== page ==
I recall pulling into World Gas Station in my hometown of Montebello and filling up my VW Bug for $2.50.
You can tell by this tidbit that this was during a bygone era, in this case 1967. You also realize that fueling the same car today will require a bank loan.
It isn’t news to anyone that a tank of regular currently runs around $75 and probably more by the time this article goes to print.
The only upside to this fact is that there might be fewer people at the beach this summer than there normally are.
I know how selfish all this sounds, but let’s be honest, what surfer doesn’t enjoy uncrowded surf at someone else’s expense?
I sure did back in the late ’70s during the Carter era when Sunday gas rationing cut the size of the lineup roughly in half.
I loved that so-called crisis because I lived within feet of Swami’s at the time.
Maybe I wouldn’t enjoy it so much now since I live about three miles or around $10 from the nearest surfable waves.
Surf comes (mostly during the winter) and goes (our smallest waves tend to occur between June and August in North County).
Still, there’s no need to cry over spilled whitewater — simply view the ocean with another goal in mind and get back out there.
I was late to the party as far as beach fishing goes, but I currently look forward to this season as much for the fish that migrate into the shallows as I do a deep south swell.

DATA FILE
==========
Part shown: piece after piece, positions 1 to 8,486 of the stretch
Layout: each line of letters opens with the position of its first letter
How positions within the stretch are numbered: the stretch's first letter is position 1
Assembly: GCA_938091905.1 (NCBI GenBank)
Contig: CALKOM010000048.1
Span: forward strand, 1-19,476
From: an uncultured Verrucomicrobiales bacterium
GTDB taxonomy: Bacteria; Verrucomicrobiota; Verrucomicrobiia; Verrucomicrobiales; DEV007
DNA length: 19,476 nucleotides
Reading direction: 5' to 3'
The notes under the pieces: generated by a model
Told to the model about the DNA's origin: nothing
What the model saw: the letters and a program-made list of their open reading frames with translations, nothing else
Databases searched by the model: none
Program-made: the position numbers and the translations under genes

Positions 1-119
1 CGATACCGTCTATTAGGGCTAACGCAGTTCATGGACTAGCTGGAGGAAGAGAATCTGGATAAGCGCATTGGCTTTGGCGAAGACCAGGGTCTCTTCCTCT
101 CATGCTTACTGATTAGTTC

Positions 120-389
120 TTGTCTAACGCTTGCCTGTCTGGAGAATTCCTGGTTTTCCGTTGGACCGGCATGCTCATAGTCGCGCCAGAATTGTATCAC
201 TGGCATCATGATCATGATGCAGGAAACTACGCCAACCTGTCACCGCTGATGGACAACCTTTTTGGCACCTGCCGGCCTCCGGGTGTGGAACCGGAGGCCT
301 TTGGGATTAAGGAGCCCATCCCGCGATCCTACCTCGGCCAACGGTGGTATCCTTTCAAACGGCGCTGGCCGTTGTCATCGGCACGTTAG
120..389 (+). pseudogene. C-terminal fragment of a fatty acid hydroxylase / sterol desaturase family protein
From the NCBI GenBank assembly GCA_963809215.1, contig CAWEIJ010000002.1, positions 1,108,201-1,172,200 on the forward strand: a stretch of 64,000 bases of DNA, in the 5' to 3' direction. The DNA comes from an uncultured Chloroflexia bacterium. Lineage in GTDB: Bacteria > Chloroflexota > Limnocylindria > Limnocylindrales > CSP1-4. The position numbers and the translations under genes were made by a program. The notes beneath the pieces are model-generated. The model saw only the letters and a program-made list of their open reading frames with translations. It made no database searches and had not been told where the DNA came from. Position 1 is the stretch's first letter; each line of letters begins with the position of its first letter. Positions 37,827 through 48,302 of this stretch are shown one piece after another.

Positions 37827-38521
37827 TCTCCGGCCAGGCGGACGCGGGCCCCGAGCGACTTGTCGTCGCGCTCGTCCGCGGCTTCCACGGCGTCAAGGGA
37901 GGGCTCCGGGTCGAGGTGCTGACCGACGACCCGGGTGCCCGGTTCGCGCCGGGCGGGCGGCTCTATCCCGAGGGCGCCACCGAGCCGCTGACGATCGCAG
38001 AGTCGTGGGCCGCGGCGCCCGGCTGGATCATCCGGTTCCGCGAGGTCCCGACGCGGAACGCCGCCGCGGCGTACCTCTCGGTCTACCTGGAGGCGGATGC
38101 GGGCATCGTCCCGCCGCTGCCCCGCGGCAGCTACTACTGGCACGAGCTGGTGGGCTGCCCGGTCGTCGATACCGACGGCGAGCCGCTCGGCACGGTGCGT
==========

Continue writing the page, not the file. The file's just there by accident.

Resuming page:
It was probably 20 years ago on one of those typically flat and muggy early June mornings when I strolled along the sand to see two nearly arm-length corbina strung up through their gills on the lifeguard tower.
Their lifeless and eatable flesh prompted a look into the shallows where, to my surprise, I noticed something I hadn’t bothered with before.
Two fish of the same breed and similar size were feasting on sand crabs, head down, in sand barely deeper than my big toe is wide.
I inquired on the method of catching such a fish, was told, bolted to the local sporting goods store, laid down roughly $30 for gear (like gas, the price of fun is now more than double, but still a bargain), was ripped off for the price of a license, something that reeks of being illegal since the ocean does not belong to the state, and drove back to the beach to try out my new hobby.
That was how beach fishing began for me, and I now anticipate it every summer with nearly as much stoke as I once did “opening day” (when the first north swell leads to rides that end up past the lifeguard tower) at Swami’s.
While spear fishing in the Swami’s region is no longer legal, strapping on a pair of cheap fins and an equally low-cost face plate (dive mask) is well worth the effort.
Summer’s here and the ocean will be relatively still for a few months. That doesn’t mean, however, that it isn’t alive with joyful possibilities.